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Why Doesn’t Apple Let Other Companies Use ios

Even though Apple sales have dropped over the last year, there is no denying that it is one of the leading brands when it comes to smartphones and computer systems, especially in the premium category. For most people still go by the phrase that if you don’t have an iPhone, you simply don’t have an iPhone and even the Mac users swear by their laptops and systems that there is no other like Mac. The iOS by Apple is exclusive to iOS users, unlike android which is available across multiple platforms. But have you ever wondered why Apple never let other companies use iOS

Well here are excerpts from some of the best answers from Quora that will give you an insight into this very important question

70-80% of Apple's revenue is earned through the iPhone. Apple makes most of

the chips used inside the iPhone(most because Samsung makes some too) and

assembles the iPhone to give the user a complete mobile usage experience.

The way iOS is made, it utilizes memory and disk space in such a way that it

optimizes the functioning of apps by freezing up memory from apps no longer

needing them. Android, on the other hand is not very efficient at memory

management. That is the reason new iPhones score much higher on

benchmarks like AnTuTu even after having a third of the RAM and much less

processor power in terms of sheer numbers.

Having said all this, if Apple makes iOS open to other mobile phone

companies, it won't be long until phones with much higher memory(primary)

and processor capability start performing better than the iPhone. Imagine how

lovely iOS would look and feel on an AMOLED display instead of the

traditional LCD display used on iPhones till now.

Another user makes a remark on the company’s history which strongly promotes their reason for the current strategy

In the 80s, there were hundreds of clones of the Apple II, which were actually

illegal, as they copied the firmware. Those ate into Apple's sales, as much as

IBM saw their PC being copied by everyone until today.

When they created the Mac, the firmware was way more complex than that of a

70s computer such as the PC or the Apple II. In fact, a good part of the original

Mac OS functionality was enclosed in something called “Toolbox”. This made

copying one of the first Macs very difficult.

In order to make a Mac clone without pirating their software, one would have

to go to a very difficult process of reverse engineering the whole Mac OS. This

happened twice: From a Brazilian company called Unitron, which had a full

clone of the Macintosh 512, and an American company called Nutek, which

had a semi-compatible machine. I am not aware of any of them being ever sold.

Some companies made cheap Mac clones which used Apple's ROM from old

machines (yea, you had to remove some old Mac's rom to sell that crap). Later,

Apple started licensing their rom for a while. This was discontinued when they

switched to PowerPC.

Some five years later, with Steve Jobs out, some beancounters decided that

having more market penetration would be a good thing, and in the mid 90s,

Apple decided to make a quick buck by licensing both the rom and Mac OS.

Some companies started making official clones, and Apple would get some

money from each clone sold.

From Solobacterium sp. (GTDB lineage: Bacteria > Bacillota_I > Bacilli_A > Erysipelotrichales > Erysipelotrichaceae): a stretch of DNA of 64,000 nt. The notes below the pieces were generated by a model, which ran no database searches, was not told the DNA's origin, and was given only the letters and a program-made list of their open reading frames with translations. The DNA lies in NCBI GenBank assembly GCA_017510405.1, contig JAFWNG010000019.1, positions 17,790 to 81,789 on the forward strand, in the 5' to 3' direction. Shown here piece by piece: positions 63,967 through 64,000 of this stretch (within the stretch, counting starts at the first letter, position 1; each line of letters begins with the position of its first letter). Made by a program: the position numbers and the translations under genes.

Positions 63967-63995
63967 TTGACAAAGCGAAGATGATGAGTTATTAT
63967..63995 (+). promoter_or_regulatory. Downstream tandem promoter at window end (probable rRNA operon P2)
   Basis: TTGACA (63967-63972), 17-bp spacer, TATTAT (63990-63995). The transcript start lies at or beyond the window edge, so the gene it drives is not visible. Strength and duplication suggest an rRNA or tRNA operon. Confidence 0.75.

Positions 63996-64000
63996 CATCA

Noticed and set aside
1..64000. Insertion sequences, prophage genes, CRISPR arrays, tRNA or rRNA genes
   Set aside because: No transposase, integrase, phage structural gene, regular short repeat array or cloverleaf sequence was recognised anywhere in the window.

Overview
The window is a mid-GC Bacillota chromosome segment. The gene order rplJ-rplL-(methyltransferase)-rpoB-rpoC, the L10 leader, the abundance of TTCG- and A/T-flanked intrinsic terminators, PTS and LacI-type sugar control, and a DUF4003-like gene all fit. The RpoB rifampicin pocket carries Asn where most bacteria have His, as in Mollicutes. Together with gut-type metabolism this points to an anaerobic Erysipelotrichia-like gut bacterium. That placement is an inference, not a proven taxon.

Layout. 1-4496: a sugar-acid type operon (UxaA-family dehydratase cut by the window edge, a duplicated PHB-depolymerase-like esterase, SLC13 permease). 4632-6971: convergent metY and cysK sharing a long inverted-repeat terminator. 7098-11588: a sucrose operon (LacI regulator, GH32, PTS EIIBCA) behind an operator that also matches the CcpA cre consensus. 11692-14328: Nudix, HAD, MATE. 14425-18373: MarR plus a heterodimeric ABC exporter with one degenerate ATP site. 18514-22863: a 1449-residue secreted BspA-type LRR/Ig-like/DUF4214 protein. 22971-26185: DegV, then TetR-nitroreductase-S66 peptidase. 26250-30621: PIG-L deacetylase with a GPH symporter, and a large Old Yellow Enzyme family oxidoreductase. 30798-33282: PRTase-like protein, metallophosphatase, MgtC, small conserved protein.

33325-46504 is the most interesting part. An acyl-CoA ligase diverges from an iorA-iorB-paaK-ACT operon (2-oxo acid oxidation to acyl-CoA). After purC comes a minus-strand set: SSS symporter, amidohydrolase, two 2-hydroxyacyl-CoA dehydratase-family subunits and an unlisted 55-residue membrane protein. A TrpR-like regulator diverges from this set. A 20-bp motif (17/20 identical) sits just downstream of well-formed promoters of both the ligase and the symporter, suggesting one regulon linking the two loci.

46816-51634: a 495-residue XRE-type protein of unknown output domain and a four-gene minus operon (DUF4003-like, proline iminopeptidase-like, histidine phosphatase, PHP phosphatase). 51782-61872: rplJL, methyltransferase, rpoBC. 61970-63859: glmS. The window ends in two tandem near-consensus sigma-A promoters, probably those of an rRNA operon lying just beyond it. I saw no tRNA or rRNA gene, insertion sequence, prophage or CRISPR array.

Of course, the clones were way cheaper, and were eating into their core

business: selling computers with a high profit rate, especially on the high end,

with the best margins.

As soon as Jobs comes back to Apple, he decided to stop the licensing thing.

Turns out that the licenses were tied to the OS version, so they released a new

Mac OS, with all the niceties they have been building with IBM at that time,

and which ended the clone program. (oh, and it came with HFS+, the default

file system on Mac OS 8 until Mac OS 10.12 Sierra, and all version of iOS until

version 10.

There is a long history of Apple and their operating systems in other machines,

one that goes back some 40 years. Now that they are the biggest company in

the world, they are sure as hell to never license their stuff ever again.

And last but not the least, the more practical issue based on user behavior is what we agree with the most

Because this would mean giving up their key competitive advantage. What

Apple sells, is not a device, it's a bundle of hardware (iPhone) + software (iOS).

You can't pick just one. If you like the iPhone because of how it looks, you will

have to use iOS. If you like is because it's easy to use, you will have to get the


There are several reasons why they're doing this. One of them is that OSes are

doing a much better job at locking people in than a sole physical device can.

They create high switching costs that retain users.

If you have always used an iPhone, you got used to the user interface (i), you

took a lot of time to add all your contacts and useful files (ii), and you have all

your favorite apps on it (iii). You could do the same things on any Android

device, but it will take you some time and effort to do it all over again.

This is preventing you from switching to the competition even though Android

phones' design look increasingly more like the iPhone (cf. OnePlus 5 below).

But what if you could get iOS to run on a cheaper Android phone tomorrow?

Then you would be much more likely to churn because you could just import

everything from your iPhone and move on. Switching costs would be

dramatically reduced.

See, it's very easy for Apple's competition to offer a design that is very similar

to the iPhone's. What they can't do, is to offer a phone that has the exact same

OS. Giving them this advantage doesn't make sense from Apple's standpoint as

it would kill their market share.

So now you know why Apple won’t part with its iOS to any other company and we are in complete agreement.

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